Wednesday, January 19, 2005

Too good of a story to pass up.....also quite educational

Main Supplier of Hollywood's Apes in Entertainment Gets Out of the Business

Main Supplier of Hollywood’s Apes in Entertainment Gets Out of the Business

Eleven chimpanzees and six orangutans going to a sanctuary


Eleven chimpanzees and six orangutans owned by Los Angeles animal trainer, Bob Dunn, will be out of the entertainment business in March and headed to a life of permanent sanctuary retirement in Wauchula, Florida. Dunn, owner of Bob Dunn’s Animal Services has for some 30 years been the main supplier of great apes for Hollywood and other entertainment, providing chimpanzees and orangutans to movies, television shows, and advertisements. Dunn is leaving the ape business and donating all his working and breeding apes to the Center for Great Apes, a private, non-profit sanctuary.

“My primates have worked many shows, but now its time for them to retire …and sending them to a sanctuary is the right thing to do,” said Dunn announcing that he is out of the ape business and will no longer own, breed, train, or work great apes in entertainment or provide them for commercial work.

Located on 100 acres of tropical forest and orange groves in central Florida, the Center for Great Apes was founded by Patti Ragan, who left a business career in order to provide long term care for orangutans and chimpanzees needing permanent care, the mission of the Center. With the assistance of the Arcus Foundation, the Center for Great Apes is building new habitats for Dunn’s retired apes who will move to Florida as soon as the facilities are ready. At that time, the Center will remove from Dunn’s property all cages, nighthouses, transfer crates, and other equipment used for these apes.

What was acceptable to the public 10 years ago is becoming unacceptable as people learn more about the use of apes in entertainment. Babies are taken away from their mothers as tiny infants, trained to do tricks and behaviors for the profit of the trainers, and worked only while they are infants and juveniles. Once they hit their adolescence (about 8 to 9 years old), they are too strong to be handled which results in a large number of unwanted apes. Given that chimpanzees and orangutans can live more than 50 years in captivity, the issue of where they go when they’re cycled out of entertainment is a major concern. Many in the past have been “out-placed” by trainers to roadside attractions, biomedical research facilities, and inappropriate breeding farms where more babies are pulled from their mothers to supply both the entertainment and “exotic” pet industries. The public is starting to understand the toll entertainment takes on such large, strong, smart, socially sophisticated and emotionally complex animals as chimpanzees and orangutans.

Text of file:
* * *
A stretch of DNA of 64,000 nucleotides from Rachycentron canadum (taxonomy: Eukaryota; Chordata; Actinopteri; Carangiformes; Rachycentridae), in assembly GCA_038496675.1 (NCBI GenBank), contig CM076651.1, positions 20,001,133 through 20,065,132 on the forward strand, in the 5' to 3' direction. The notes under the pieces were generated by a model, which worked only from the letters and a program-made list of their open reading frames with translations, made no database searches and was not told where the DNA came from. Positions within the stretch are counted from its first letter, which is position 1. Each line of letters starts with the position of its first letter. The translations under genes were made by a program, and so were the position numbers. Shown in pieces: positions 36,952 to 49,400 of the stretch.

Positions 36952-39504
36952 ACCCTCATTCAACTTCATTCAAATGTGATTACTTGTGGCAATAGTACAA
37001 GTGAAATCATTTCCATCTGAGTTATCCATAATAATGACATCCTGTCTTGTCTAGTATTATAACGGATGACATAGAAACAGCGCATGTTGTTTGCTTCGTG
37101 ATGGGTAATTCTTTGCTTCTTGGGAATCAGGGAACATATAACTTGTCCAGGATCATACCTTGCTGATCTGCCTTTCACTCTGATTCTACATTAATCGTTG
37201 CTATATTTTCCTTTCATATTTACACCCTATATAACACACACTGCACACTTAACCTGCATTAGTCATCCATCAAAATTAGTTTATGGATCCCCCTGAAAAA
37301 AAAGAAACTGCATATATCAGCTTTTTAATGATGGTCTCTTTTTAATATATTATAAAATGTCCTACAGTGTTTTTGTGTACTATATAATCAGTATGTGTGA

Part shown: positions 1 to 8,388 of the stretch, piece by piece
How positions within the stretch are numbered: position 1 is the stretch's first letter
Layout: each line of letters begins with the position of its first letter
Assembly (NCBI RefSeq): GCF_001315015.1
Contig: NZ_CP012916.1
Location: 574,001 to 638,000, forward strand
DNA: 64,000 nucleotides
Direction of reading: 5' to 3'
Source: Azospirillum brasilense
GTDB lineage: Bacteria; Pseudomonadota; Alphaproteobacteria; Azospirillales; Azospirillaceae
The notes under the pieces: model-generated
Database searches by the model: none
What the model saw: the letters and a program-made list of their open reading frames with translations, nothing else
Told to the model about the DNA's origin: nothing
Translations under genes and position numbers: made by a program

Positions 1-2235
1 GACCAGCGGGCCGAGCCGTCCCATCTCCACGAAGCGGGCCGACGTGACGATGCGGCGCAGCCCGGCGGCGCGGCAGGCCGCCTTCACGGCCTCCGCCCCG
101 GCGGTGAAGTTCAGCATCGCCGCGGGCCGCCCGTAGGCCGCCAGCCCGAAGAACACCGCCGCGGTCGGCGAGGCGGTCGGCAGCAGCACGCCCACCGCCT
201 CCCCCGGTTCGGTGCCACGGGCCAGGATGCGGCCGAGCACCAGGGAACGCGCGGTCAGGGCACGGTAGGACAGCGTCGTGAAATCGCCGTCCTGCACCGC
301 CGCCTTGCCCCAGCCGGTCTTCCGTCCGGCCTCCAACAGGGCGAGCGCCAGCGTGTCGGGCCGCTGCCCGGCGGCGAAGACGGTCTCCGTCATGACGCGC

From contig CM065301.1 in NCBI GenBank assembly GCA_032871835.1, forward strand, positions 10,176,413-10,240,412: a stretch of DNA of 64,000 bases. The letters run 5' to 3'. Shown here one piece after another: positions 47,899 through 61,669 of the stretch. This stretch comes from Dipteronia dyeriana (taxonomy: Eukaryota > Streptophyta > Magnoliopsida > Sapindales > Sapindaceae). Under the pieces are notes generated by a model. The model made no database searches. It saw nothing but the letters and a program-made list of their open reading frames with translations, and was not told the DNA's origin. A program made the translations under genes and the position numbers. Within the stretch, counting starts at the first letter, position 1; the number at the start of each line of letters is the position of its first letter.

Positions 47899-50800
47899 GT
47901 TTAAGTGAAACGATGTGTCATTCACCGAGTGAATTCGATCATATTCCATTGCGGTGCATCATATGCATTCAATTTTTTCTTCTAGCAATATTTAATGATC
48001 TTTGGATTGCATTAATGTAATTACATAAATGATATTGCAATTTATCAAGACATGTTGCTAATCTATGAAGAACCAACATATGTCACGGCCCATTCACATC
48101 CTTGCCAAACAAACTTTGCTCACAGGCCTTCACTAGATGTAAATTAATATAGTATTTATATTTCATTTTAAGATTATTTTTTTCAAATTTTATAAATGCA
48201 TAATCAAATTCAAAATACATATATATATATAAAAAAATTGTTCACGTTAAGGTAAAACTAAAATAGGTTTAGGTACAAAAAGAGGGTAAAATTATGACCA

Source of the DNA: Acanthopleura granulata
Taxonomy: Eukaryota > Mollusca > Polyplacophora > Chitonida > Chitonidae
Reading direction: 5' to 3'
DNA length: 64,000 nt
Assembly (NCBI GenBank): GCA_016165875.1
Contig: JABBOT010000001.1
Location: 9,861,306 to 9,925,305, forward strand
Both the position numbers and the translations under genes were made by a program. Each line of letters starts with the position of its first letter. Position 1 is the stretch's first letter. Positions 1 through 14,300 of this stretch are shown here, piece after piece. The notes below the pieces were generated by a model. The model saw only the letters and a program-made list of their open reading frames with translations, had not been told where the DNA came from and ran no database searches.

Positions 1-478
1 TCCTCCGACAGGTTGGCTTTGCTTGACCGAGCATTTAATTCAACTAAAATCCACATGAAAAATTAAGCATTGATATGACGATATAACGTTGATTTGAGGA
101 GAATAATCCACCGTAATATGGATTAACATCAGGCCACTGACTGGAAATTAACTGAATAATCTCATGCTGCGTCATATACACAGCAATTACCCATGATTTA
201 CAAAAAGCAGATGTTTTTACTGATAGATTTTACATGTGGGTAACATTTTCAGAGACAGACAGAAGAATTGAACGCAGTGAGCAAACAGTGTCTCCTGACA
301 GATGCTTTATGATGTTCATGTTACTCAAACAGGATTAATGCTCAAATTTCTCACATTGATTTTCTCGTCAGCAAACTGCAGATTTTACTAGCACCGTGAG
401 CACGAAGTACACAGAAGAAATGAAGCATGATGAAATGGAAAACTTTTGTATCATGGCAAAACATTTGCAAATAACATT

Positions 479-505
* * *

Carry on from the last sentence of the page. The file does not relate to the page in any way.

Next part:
The closing of this primary supply of great apes in the entertainment business is a major step toward ending the use of apes in entertainment. While the Center for Great Apes is predominantly a rescue sanctuary, other organizations exist whose missions are public education, program development, and affecting legislation governing the use and ownership of these apes. Ragan anticipates that Dunn’s retirement and placement of his apes into a sanctuary will be applauded by the public that has growing concerns about the use of great apes in entertainment.

Founded in 1993 as a 501(c)(3) nonprofit organization, the Center for Great Apes has to date taken in 18 other orangutans and chimpanzees needing a permanent home. Ragan says, “There is a need for permanent, protective sanctuary care for great apes. While their lifelong care is a tall order, we make that lifelong commitment to each and everyone of them.”

Sammy, a 15-year-old orangutan, is just one of the new residents who will be arriving at the sanctuary. This red-haired ape had the starring role in the movie “Dunston Checks In” when he was just 6 years old. Now, weighing over 200 pounds and having the strength of several grown men, Sammy cannot be safely worked around human actors anymore. Sanctuary director Ragan says her staff is looking forward to providing Sammy and all the other apes that will accompany him with huge new habitats and a long, elevated tunnel system running through the wooded property.

“Sammy can now do what an orangutan does best and wants to do most…. eat, roam through the forest, and hang around with other orangutans,” commented Ragan. “We are very happy for him and all the others.”

The sanctuary, which is supported by individual memberships and private donations, is not open to the public as an attraction. For more information visit

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